Just as industrialization changed society through technology producing more efficiently than humans, computers are able to outperform humans in deductive reasoning. Chris Paccione argues for the need for universal design skills as a human literacy to be taught in school by following the societal benefits of the spread of math literacy that resulted not from Fibonacci making math accessible to people through his teaching methods. There will always be space for design as a specialized profession because we live in a world of wicked problems. Buchanan explores design as a discipline at a micro level where there can be cross contamination between design arenas of signs, things, actions, and thoughts. He proposes that instead of organizing around outputs, we organize around process.
DeBono explores the creative process by pairing it with the constructs of humor to describe lateral thinking, the process of jumping from a rational line of thought to an unexpected parallel line of thinking. One of the ways he proposes transitioning between lines is through provacation; he describes a project with cigarettes and opening the dictionary, and randomly selecting the word stoplight. While this seemed absurd to me it reminded me of the statement of purpose I mentioned earlier, design is ubiquitous and interconnected because it is purposeful.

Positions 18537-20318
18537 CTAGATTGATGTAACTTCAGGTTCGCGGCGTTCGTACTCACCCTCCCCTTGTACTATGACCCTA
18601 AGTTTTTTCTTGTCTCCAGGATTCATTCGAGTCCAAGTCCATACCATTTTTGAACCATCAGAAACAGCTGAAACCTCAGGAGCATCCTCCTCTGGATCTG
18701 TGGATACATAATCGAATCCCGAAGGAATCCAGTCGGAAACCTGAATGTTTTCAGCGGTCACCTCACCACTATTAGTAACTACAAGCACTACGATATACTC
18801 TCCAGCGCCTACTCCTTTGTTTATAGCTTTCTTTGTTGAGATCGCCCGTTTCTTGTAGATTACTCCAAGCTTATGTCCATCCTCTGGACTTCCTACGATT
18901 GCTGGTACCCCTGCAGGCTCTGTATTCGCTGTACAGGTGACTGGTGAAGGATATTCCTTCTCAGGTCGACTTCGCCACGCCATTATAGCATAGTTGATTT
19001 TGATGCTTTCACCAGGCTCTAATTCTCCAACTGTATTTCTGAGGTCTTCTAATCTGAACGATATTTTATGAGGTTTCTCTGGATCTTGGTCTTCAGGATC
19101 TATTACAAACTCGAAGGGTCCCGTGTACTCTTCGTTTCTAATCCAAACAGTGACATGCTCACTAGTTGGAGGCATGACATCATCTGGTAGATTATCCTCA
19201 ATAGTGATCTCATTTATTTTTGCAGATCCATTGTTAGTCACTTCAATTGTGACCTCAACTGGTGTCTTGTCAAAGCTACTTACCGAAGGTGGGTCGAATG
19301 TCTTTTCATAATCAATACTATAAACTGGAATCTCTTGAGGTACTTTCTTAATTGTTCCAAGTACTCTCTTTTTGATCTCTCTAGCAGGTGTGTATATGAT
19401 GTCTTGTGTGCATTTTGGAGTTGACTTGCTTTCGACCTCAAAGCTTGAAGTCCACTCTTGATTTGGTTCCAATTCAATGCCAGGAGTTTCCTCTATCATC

In the context of this story, it was ironic that we were in a desert occupied by one of the last nomadic tribes in the world, the Himba. During a week off work I headed to Windhoek, and escorted a local Himba working in the lodge to ‘the big city’ for a dental appointment. To me this was a moment of two worlds colliding because I had assumed the tribe to live in a bubble and not be going to town for dentistry but instead applying a solution passed through generations. The two worlds collided when Ben and I drank beer in a cafe and he asked me to make a facebook account for him, which first involved setting up an email account, and then lots of explanation about why and eventually discussion about our digital identities of today’s information age. And thus a nomadic Himba was now part of the digital era where computers have the answers to all our questions… just not the answers to the true problems. I’ve always wondered about Ben’s facebook journey and its purposes: What value did facebook provide him? Did he find ‘friends’? What sort of advertising targeted him?!
My thoughts have changed and instead of thinking of technology as the driver of good or bad change I am thinking about design as the driver of positive change… Hobbe’s water wheels, Yunus’ social businesses, Pilloton’s call for immersion to address the real problems.
When writing a blog post about theory class at the beginning of the term I referenced what level of physical torture I would be willing to endure to not have to do the theory readings. I am happy to report that I now look forward to our readings; I liken it to how the first month or two back at the gym is miserable but as you build up those muscles again the tables turn and it can feel miserable when you DON’T get to the gym. What are we going to do without Tuesdays and Thursdays with Scott next term?! As Scott’s first set of students, I consider us fortunate that we had intellectual discussions brought to life with his amazing sense of humor and had the benefit of learning from somebody that had been in our shoes as an AC4D student not too many years ago. Thanks for an awesome term, Scott!